Happy Sailors, Worry-Free Parents

The first time I watched my six-year-old, first-born child get on a sailboat without me and head off with the wind, I aged 10 years instantly out of worry. Thankfully seeing his huge smile later that day melted my worries and gave me new confidence in my decision to send him to sailing camp.

A light-air day at Rock Hall Yacht Club sailing school
Any camp counselor is up to a challenge, wrangling hoards of energy-filled kids into a summer activity. Counselors have the added burden of keeping these wiggling little ones safe around gybing booms, deep water, and capsizing boats and teaching them a complicated skill set. It’s not for the faint of heart.
Holly O’Hare founded the Eastport Yacht Club (EYC) Learn To Boat program in 2004 with six borrowed boats, one instructor, and one volunteer—the program has grown to eight weeks of instruction and hosted 260 sailors last summer. O’Hare has more than 20 years experience under her keel teaching sailing. “It was my first real job. I love kids and love teaching kids sailing or any other sport,” she says. 
EYC’s 260 graduates only represented one program in one town. Up and down the Chesapeake Bay there are many more camps teaching kids from about age five on up all kinds of water skills from basic safety to Opti sailing to standup paddleboarding (SUP’ing) and kayaking. There are camps for kids looking to sharpen their racing skills, and there are camps for kids who have never been on the water before, and everything in between. Behind each camp there is a dedicated staff and crew of instructors who keep kids safe and happy on the water.

The whole crew gathers at the Rehoboth Bay Sailing Association.
For most parents, safety is the top concern. Sailing is not kickball, and there are real dangers to this sport. “I am a parent, I get it,” agrees O’Hare. “Safety must be the number one priority to any program. EYC adheres to U.S. Sailing standards for all our sailing and powerboat programs. All of our staff are certified and go through extensive pre-season training each year. In addition, EYC is a certified camp by the state of Maryland which imposes its own set of stringent standards.”
Knowing all the safety boxes are checked and instructors are trained certainly allows parents to breathe a little easier. Safety is key, but camp is also supposed to be fun. Making sailing camp fun means creatively finding ways to get the rules and basics of boating in without boring or scaring kids back to terra firma. Judging by the waiting lists for many sailing camps, clearly the fun factor is full on. Instructors know how to blend fun and games with skills and safety in a way that kids often don’t even realize how much they are actually learning.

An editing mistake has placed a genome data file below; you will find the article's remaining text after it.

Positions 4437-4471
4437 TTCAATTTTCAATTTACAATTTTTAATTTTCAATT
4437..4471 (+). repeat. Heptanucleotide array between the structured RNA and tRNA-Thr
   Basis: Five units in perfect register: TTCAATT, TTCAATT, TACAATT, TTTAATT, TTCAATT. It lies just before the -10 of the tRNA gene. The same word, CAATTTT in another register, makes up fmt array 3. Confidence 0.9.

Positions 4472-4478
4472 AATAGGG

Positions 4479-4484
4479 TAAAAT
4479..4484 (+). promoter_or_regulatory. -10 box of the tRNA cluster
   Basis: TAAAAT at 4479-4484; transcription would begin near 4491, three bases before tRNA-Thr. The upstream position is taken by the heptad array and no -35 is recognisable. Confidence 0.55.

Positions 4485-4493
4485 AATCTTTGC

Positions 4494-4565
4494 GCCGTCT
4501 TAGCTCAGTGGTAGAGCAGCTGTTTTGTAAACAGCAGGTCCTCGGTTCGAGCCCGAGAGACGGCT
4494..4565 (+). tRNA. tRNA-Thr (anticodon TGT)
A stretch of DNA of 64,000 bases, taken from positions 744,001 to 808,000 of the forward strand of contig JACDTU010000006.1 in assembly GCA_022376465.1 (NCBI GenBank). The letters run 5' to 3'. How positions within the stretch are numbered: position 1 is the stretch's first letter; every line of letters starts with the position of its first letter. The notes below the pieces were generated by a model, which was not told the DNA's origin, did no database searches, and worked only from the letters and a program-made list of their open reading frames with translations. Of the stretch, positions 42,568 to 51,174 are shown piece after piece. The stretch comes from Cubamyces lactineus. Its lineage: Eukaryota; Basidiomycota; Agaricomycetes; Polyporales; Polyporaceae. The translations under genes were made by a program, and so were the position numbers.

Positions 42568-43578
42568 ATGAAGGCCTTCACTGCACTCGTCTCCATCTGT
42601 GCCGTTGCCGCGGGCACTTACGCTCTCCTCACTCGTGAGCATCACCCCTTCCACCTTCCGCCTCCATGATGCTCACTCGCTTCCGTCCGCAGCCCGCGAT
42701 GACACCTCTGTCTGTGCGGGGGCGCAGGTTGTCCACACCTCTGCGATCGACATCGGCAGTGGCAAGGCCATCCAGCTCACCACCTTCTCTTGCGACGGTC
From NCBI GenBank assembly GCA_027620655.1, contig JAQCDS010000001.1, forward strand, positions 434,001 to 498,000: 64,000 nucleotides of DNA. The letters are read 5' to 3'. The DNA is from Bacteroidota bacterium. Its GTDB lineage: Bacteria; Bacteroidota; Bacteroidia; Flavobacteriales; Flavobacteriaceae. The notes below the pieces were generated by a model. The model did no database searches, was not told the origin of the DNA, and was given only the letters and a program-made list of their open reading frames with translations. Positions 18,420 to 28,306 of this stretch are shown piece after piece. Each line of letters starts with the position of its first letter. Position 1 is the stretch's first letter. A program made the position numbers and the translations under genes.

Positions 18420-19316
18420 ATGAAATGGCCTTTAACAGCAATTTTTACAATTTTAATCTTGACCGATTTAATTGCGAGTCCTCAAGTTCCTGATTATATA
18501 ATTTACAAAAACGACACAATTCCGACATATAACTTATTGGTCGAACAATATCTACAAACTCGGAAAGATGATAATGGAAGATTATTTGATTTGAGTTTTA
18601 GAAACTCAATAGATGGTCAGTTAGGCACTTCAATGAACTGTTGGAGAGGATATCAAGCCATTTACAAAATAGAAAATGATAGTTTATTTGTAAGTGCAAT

“Teaching sailing can’t be just about going around marks. It’s about learning how to maneuver whatever boat you are in safely so you can enjoy what is happening around you and not be intimidated or scared. Fun instructors who can think outside the ‘box drill’ make all the difference,” says O’Hare. And she adds, “Freezy pops are a big hit no matter what age!”
Kids aren’t just learning the ropes about sailing a boat, they are getting the added bonus of all the things that appeal to us grown ups about sailing. Kids doing Opti camps are experiencing independence, freedom, and new-found confidence in handling something completely on their own. Kids in larger boats with other campers gain valuable teamwork skills that become tight friendships. And they’re all learning how to be responsible for their vessel, and for each other.  It’s a tall order for sailing instructors who are not exactly getting top dollar for their time teaching kids at camp. 
But that’s not what it’s about according to O’Hare. For her, it’s “Giving back. I have sailed my entire life. My best memories were my years in junior sailing, the friendships I made, and the lessons I learned. Being able to give this gift to others is immeasurable.”
I was impressed with the folks in charge of the camps my son attended when he was a little guy and later as an almost teenager. They didn’t just keep him safe on the water; they also planted that seed of independence and confidence, and a lifelong love of sailing. Now I can confidently send my youngest one off to sailing camp this summer without worry. 

By Cindy Wallach